4. Medical Condition

Some health issues might result in hair loss or make it difficult for hair to regrow. Therefore, these conditions will require veterinary care.

  • Ringworm: This is one of the most common reasons of hair loss in cats. This is not a parasite, but rather a very infectious fungal illness among cats. Cats lose their hair in red, circular spots, and their skin is flaky.
  • Fleas, ticks, and mites: These parasites can drive cats to scratch themselves so much that they develop bald areas.
  • Allergies: This is the most prevalent cause of hair loss. If a cat has an allergic reaction to something in the environment or to food, they may lick and scratch themselves to the point where they develop bald patches.

In each of these instances, you must have your veterinarian treat your cat.

Can You Shave Your Cat?

That is not advised. It has been known for well-meaning cat owners to accidently nick their cat’s skin when attempting to cut a mat. The skin of a cat is elastic and delicate. When you pull up on the fur, the skin will move along with it, increasing the risk of a cut.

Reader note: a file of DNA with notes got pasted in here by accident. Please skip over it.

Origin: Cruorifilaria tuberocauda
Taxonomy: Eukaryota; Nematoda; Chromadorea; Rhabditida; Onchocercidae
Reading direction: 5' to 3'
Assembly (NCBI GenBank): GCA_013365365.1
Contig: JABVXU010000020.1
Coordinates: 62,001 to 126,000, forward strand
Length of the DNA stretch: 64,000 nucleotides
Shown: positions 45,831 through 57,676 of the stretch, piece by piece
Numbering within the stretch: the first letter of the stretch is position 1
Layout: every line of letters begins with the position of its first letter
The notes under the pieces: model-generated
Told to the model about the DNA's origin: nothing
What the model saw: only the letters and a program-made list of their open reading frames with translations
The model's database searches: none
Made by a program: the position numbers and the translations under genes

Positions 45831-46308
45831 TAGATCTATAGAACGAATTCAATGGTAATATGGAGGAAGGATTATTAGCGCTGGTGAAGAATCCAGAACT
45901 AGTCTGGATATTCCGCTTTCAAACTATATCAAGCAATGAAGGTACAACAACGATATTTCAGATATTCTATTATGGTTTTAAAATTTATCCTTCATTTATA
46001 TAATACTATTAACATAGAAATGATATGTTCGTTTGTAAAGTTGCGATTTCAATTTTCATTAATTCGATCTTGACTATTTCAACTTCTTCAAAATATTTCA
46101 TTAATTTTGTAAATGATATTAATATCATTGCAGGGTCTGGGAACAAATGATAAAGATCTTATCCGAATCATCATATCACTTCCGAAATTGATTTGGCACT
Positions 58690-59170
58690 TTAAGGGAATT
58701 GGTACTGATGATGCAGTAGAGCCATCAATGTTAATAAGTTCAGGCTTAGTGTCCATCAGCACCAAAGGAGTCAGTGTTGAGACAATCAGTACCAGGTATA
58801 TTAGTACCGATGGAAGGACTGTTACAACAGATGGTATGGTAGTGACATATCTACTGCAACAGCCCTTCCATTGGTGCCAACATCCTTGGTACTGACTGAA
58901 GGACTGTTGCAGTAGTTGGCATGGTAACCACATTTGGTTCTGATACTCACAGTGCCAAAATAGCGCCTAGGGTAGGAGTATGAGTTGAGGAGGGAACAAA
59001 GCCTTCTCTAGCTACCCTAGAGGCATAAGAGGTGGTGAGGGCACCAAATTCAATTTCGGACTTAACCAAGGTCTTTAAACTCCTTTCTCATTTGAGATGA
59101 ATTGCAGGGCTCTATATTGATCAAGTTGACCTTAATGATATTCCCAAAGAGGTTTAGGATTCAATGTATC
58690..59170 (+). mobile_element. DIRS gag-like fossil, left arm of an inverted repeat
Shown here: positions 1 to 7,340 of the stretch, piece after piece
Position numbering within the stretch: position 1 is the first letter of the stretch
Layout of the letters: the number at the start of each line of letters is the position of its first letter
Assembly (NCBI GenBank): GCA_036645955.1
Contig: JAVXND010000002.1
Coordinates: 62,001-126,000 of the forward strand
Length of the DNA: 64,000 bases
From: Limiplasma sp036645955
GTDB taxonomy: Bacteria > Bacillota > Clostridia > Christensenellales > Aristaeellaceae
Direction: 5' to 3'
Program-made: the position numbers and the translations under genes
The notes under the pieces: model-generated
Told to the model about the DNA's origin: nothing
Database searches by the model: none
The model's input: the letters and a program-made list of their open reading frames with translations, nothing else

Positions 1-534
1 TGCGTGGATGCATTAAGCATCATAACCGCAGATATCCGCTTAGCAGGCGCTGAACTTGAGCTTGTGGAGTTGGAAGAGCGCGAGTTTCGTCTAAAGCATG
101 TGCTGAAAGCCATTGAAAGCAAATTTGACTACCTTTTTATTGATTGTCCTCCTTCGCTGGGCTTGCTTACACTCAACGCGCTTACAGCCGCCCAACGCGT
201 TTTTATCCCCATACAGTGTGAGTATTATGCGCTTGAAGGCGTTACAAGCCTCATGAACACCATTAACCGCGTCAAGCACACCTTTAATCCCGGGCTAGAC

If you wish to remove a mat, you should see your veterinarian or a groomer. Use a comb to create a barrier between the mat and your cat’s skin if necessary.

Cats may not often enjoy being groomed and may move too much for their safety, therefore it is best to leave this task to the experts.

How Long Will It Take for Cat Hair to Grow Back?

There are a number of variables that can affect how quickly a cat’s fur grows back. The length of your cat’s hair and whether it was shaved for a cause or fell out due to a health problem can make a difference. Also, the longer it may take for your cat’s fur to regrow, the older they are.

Within a few weeks, the cat’s fur will begin to regrow on a healthy cat that has been shaved. Cats with short fur normally regrow their hair in around two months. It depends on the thickness and length of the fur, but it might take up to six months for longhaired cats to regrow their coats.

Are There Ways to Encourage Faster Hair Growth?